Thursday, February 21, 2008

Safer streets, cleaner watersheds

My old college town, the other Portland, gets lots of credit from environmentalists as a "green city". But for all of its innovations and accolades, the city still deals with terrible sewer overflow problems. Every time it rains, thousands of gallons of runoff flow into storm drains, mix with human sewer waste, and overflow into the Willamette and Columbia Rivers. Visit the city's famed waterfront parks, and you'll see frightening signs warning you against even touching the water.

The city is spending billions of dollars to separate storm drains from dirtier sewer water, but at the same time, they're implementing much less expensive efforts to reduce urban runoff before it even gets to a drain: by subsidizing green roofs that absorb rainwater on top of buildings, and green streets that soak up water from the pavement before it goes down a storm drain.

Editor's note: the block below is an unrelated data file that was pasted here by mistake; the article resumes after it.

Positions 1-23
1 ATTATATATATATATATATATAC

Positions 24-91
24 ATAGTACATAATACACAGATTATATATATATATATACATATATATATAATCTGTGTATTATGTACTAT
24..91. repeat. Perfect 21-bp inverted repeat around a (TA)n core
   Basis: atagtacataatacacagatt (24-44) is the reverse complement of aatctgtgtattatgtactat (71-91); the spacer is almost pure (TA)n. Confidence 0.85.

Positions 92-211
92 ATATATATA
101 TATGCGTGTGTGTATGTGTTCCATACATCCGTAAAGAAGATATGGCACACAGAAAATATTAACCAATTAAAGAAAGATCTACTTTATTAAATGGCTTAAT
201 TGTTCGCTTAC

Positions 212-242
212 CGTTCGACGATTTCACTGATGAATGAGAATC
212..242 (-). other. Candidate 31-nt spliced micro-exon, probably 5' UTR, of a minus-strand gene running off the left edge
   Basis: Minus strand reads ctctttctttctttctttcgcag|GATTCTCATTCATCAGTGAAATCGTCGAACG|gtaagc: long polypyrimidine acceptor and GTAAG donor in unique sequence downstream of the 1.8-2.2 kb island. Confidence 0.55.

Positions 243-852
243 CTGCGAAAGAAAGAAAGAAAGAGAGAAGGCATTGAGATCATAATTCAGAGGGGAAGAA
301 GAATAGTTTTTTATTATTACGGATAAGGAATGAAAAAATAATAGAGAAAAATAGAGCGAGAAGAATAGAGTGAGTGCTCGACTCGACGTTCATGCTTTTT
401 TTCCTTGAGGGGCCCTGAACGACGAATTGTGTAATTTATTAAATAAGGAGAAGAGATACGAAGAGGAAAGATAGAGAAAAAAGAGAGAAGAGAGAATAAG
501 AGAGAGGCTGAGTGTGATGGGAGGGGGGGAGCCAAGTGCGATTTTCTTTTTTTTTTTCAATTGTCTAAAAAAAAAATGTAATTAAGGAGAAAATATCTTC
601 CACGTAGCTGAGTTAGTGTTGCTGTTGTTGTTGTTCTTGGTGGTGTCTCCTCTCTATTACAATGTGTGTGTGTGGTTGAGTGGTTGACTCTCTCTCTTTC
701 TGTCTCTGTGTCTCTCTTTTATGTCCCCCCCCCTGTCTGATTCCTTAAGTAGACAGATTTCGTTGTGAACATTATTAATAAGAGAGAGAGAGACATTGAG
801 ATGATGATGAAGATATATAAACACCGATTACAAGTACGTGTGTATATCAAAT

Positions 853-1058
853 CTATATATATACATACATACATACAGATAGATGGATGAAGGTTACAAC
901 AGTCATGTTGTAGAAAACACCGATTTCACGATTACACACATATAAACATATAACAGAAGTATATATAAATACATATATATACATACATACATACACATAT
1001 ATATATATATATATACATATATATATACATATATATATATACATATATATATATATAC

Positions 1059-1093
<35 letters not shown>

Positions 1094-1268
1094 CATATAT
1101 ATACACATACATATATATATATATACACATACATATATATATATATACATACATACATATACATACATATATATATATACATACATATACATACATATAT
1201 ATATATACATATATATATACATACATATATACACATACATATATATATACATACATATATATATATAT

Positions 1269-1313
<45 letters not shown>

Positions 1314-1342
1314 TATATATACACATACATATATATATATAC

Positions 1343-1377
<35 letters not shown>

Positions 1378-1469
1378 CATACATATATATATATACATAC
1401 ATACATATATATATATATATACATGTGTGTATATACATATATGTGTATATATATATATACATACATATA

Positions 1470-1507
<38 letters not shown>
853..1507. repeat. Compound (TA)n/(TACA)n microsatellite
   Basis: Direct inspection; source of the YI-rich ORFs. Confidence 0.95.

Here are a few photos of Portland's NE Siskiyou "green street" project, courtesy of the project's designer, Kevin Robert Perry (as seen on Pruned):

Above: rainwater flowing along the curb enters a vegetated basin before it gets to a storm drain.

Plants inside the basin help aerate the soil, which in turn improves the basin's absorption capacity. Their root systems also support bacteria that can absorb and break down pollutants that flow off from the pavement.

The "green street" occupies what had been underutilized curbside parking on a neighborhood street. It's traffic calming, neighborhood green space, and inexpensive water treatment, all rolled into one elegant solution. This is the sort of thing that makes me want to become a landscape architect myself.

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